Most colleges offer a "Regular Admission" deadline, but most offer other options too. Here is a short explanation of each type and examples of colleges that use them. Remember, deadlines are the LAST day you can submit an application. Don't let your student wait until the last day! 1-3 weeks before a deadline is the way to go.
Early Decision I: This is a binding contract between your student and the college where if they are admitted, they promise to attend. Usually offered by private schools like Tufts and Skidmore. Pros: The admission rate is usually higher because the colleges know that 100% of the accepted students will attend (yield). Cons: You don't know what kind of financial aid package or merit scholarship the college will offer.
Early Action: Non-binding. This just allows colleges to space out the number of applications they get throughout the Fall and Winter. They will let you know their decision well ahead of the regular decision time, usually 4-6 weeks after they receive the application. Offered by many public and private schools.
Rolling: Applications are reviewed as they are submitted by students until the number of available slots are filled. Good to get these apps in early if possible. Offered by some public and private schools like University of Pittsburgh, Hofstra, and Stetson.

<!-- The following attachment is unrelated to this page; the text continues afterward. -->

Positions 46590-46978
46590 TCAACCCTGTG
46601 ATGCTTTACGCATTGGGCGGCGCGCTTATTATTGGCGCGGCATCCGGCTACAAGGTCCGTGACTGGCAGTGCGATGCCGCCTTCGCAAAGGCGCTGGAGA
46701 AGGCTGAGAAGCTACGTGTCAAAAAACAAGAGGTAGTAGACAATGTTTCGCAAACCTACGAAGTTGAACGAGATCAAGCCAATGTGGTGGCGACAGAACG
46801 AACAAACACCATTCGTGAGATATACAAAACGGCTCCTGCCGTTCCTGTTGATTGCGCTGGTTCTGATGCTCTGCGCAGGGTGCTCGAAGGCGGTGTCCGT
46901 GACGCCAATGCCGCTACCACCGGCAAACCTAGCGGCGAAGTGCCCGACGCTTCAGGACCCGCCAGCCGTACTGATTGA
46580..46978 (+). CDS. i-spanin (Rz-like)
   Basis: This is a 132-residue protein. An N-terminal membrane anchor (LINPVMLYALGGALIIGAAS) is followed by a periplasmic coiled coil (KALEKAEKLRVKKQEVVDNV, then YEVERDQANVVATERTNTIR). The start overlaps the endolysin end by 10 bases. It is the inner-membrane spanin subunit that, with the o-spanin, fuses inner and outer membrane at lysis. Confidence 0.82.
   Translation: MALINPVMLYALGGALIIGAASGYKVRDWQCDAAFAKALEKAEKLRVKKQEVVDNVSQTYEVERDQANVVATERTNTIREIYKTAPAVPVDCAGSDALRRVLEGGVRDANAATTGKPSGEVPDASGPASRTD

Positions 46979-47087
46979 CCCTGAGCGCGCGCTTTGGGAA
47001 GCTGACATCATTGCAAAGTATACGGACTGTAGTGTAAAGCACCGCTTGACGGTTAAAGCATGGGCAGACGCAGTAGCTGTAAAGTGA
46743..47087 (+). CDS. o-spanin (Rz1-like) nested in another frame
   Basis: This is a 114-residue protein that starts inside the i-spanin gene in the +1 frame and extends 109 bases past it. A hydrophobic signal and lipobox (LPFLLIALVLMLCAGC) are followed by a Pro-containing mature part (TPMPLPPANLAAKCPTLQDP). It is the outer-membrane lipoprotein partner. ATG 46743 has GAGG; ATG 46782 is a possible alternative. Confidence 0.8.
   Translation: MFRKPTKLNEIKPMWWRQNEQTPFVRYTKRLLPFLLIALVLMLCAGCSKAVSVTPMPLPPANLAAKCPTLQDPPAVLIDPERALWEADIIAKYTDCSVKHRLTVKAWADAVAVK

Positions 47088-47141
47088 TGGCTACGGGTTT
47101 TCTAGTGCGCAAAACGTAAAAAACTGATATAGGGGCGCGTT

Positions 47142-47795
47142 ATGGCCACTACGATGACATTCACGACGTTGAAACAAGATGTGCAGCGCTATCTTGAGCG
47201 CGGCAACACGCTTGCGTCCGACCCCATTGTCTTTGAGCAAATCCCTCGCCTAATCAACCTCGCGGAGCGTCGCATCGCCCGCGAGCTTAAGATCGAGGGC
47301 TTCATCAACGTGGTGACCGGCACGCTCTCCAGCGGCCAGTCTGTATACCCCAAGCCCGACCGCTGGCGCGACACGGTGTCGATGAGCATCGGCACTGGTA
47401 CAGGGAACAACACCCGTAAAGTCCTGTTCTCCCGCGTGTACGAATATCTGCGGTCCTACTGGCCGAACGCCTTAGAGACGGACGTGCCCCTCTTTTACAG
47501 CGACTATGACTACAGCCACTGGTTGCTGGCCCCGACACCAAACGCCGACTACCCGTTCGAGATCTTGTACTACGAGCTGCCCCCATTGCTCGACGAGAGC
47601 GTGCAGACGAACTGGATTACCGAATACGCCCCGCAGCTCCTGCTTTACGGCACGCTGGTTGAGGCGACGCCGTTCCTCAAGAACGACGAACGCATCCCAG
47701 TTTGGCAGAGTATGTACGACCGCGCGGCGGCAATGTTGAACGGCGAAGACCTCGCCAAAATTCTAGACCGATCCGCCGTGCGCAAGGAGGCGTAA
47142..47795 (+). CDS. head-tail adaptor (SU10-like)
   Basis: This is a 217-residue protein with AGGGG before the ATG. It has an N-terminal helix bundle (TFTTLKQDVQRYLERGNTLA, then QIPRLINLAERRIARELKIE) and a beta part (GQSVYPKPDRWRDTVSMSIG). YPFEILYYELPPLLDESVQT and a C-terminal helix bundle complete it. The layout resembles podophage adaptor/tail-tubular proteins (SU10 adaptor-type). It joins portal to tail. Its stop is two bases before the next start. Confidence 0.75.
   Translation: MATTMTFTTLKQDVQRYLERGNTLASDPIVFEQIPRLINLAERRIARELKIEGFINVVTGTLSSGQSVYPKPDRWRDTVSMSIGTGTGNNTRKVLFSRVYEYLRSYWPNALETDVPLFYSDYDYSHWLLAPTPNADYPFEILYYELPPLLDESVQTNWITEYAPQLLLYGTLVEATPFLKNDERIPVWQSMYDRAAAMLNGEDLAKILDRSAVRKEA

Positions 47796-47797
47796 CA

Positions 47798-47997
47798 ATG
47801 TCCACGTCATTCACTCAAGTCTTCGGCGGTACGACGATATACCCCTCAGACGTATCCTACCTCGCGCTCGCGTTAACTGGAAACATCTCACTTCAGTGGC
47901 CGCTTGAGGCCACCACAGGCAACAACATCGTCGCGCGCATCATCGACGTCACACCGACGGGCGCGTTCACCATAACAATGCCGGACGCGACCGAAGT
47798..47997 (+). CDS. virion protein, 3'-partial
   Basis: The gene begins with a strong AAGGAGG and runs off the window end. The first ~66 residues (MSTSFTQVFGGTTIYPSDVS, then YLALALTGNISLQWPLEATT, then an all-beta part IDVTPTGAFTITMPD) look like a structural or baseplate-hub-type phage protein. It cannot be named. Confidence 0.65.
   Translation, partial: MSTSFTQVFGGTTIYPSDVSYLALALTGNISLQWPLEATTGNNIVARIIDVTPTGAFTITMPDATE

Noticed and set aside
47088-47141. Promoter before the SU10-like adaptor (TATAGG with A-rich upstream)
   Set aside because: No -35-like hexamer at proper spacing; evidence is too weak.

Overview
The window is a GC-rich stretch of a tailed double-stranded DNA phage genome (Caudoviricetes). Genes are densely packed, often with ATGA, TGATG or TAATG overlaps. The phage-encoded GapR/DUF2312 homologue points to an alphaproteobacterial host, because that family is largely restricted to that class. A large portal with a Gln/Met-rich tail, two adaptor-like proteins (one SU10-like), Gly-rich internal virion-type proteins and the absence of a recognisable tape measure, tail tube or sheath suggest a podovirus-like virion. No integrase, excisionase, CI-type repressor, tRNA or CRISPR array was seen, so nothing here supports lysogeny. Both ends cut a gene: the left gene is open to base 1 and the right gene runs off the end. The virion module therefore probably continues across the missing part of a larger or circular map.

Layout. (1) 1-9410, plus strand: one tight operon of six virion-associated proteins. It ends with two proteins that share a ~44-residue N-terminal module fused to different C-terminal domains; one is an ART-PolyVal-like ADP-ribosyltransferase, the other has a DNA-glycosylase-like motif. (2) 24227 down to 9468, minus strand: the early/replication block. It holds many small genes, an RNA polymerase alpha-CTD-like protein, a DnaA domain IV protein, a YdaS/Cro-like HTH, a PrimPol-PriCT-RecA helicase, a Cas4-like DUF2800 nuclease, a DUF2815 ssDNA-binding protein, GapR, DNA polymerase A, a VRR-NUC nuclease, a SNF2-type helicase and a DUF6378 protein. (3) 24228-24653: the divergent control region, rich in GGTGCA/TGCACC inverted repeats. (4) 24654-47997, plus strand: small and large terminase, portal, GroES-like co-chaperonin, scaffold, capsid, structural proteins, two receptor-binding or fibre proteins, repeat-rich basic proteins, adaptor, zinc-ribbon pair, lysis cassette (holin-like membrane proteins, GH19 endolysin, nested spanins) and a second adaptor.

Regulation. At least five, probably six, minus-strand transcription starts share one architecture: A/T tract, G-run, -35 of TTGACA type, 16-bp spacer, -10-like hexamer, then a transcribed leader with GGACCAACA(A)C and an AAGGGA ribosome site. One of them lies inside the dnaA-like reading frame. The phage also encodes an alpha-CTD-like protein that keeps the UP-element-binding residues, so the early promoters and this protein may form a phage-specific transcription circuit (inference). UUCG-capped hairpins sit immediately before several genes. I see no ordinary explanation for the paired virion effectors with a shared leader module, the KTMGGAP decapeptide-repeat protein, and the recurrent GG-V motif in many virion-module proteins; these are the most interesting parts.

Priority: Deadline by which students must apply if they want the best chance for admission (like rolling) and to be considered for merit scholarships. Offered mainly by public schools like Maryland, Indiana, and Ohio State.
Early Decision 2: A relatively new option at private schools like Gettsyburg and Richmond. If a student could not make the early decision 1 deadline or was rejected by their early decision 1 choice, they can apply Early Decision 2, to get another chance at a binding contract to get a better chance at their top choice school.
Regular: This is the main application deadline for anyone who did not apply early decision or early action to this school. Usually after January 1st, this deadline will get a relatively late decision to the student (March or April). Offered at almost all schools. Also allows students to show first semester grades to schools which could help (or hurt) their application.
Lots of options! Any questions? Comment below or call me! Eric